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Eilean nan Clach, crannog

A Scheduled Monument in Inverness South, Highland

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Coordinates

Latitude: 57.3804 / 57°22'49"N

Longitude: -4.0358 / 4°2'8"W

OS Eastings: 277700

OS Northings: 834052

OS Grid: NH777340

Mapcode National: GBR J9D6.XR7

Mapcode Global: WH4GY.ZRCG

Entry Name: Eilean nan Clach, crannog

Scheduled Date: 21 March 2007

Source: Historic Environment Scotland

Source ID: SM11447

Schedule Class: Cultural

Category: Prehistoric domestic and defensive: crannog; Secular: crannog (with post-prehistoric use)

Location: Moy and Dalarossie

County: Highland

Electoral Ward: Inverness South

Traditional County: Inverness-shire

Description

The monument comprises a crannog (an artificial island) at the S end of Loch Moy that is between 2700 and 1000 years old.

The crannog is composed of well-compacted stones, although 19th-century investigations recorded that the stone rested on wooden piles. On top of the island is a rough pile of stones, or cairn, approximately 1.2 m in diameter at its base, and 0.9 m high.

Since its last occupation, the surrounding loch has been drained and considerably lowered. A history of the loch, written in the 1790s, suggests that the crannog was entirely submerged at this time.

Traditionally, the crannog was associated with the administration of justice by the local lord/chief, who had his residence on another island in the loch, 120 m to the north. However, details of the traditions conflict. One says that the crannog was the site of the gallows where wrong-doers were executed, which may account for the cairn, although crannogs with small cairns built on them are a common occurrence. The second states that the accused had to wait for 24 hours on the crannog until judgement was passed, with the guilty facing the gallows at the southern end of the loch.

The area to be scheduled is circular on plan, centred on the crannog, to include the crannog and any associated archaeological deposits above and below the present water mark, as marked in red on the accompanying map.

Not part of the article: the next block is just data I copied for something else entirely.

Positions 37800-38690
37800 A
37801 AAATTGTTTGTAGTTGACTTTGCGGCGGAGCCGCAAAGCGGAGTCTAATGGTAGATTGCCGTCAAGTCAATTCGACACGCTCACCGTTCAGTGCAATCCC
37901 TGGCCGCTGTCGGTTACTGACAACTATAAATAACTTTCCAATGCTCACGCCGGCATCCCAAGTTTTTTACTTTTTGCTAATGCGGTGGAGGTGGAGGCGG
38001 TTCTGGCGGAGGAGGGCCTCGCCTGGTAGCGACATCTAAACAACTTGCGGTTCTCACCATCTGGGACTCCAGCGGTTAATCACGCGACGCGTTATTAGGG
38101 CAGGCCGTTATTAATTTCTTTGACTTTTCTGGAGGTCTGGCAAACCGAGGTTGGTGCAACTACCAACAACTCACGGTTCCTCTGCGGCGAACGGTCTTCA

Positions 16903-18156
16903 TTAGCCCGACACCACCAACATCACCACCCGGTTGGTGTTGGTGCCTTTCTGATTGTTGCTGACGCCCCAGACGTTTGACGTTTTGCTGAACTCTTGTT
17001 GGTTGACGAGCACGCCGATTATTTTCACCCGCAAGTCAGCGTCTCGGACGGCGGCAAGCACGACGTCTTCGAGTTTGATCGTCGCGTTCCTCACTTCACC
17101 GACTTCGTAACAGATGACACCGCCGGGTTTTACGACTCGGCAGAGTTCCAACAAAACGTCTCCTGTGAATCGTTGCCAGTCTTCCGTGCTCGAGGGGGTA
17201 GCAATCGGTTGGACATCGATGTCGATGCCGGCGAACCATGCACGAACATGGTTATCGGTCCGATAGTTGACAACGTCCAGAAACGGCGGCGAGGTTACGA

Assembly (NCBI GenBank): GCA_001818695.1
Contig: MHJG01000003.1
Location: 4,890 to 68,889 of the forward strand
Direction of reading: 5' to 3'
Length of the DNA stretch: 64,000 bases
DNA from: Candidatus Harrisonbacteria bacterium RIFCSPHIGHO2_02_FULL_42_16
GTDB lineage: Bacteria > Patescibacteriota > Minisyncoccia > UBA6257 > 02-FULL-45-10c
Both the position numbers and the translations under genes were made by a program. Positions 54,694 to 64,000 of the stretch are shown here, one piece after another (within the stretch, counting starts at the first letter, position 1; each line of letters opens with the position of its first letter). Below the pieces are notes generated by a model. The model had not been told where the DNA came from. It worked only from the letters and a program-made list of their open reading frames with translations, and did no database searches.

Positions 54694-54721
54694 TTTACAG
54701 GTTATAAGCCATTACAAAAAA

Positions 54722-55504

Source: Historic Environment Scotland

Statement of Scheduling

Cultural Significance

The monument's archaeological significance can be expressed as follows:

Intrinsic characteristics: The monument is a good example of a little understood monument form that was constructed throughout northern and western Scotland in later prehistory and the early medieval period, remaining in use into the 17th century. The preservation of timbers at the base of the crannog mound suggests that there is high potential for the preservation of other organic archaeological deposits associated with the crannog's original use and occupation. The high levels of preservation at this site indicates that it can inform future research into crannog construction techniques and has the potential to shed light on the past environs of the crannog and the socio-economic lifestyles of its inhabitants.

Contextual characteristics: Numerous crannogs have small cairns built upon their summits, the reason for this is, as yet, unknown, but the preservation of any example can only aid future understanding of this issue. Additionally, it is common for crannogs that were in use in the Middle Ages to be associated with early ecclesiastical sites, lordly residences and judiciary administration. This example lies to the S of an island lordly residence, cartographic evidence reveals a church with a 'kirk' place-name on the shore immediately to the W of the crannog, and it has traditional associations with being a place of confinement and/or execution. This monument has the potential to inform on an understanding of these associations and their place at the heart of medieval Gaelic/Highland lordships.

National Importance

The monument is of national importance because it is a fine and well-preserved example of a monument of its type. It has the potential to inform upon the methods and dating of crannog construction, as well as about the status and life style of the difference people that may have occupied the crannogs throughout later prehistory and/or the early historic period. Together with an understanding of its landscape setting and associated monument types, it can also expand our understanding of the role of crannogs in the administration of lordly practices throughout the medieval period, and later. The loss of this example would severely hinder our understanding of these issues.

Source: Historic Environment Scotland

Sources

Bibliography

RCAHMS record the monument as NH73SE3 and it is recorded in the Highland SMR as NH73SE0003.

Aerial photographs:

91/01/1/26, 1991, Monument and Castle. Highland Regional Council.

References:

ISSFC 1888, 'Excursion to Craggie and Loch Moy. Saturday 4th June 1881', TRANS INVERNESS SCI SOC FLD CLUB 2, 109.

Meldrum E A 1972, LOCH MOY AND ITS ISLANDS. HIGHLAND INDUSTRIES AT MOY HALL.

Stuart J 1868, 'Notice of a group of artifical islands in the Loch of Dowalton, Wigtonshire, and of other artificial islands or Crannogs throughout Scotland', PROC SOC ANTIQ SCOT, 1868, 18-20.

Source: Historic Environment Scotland

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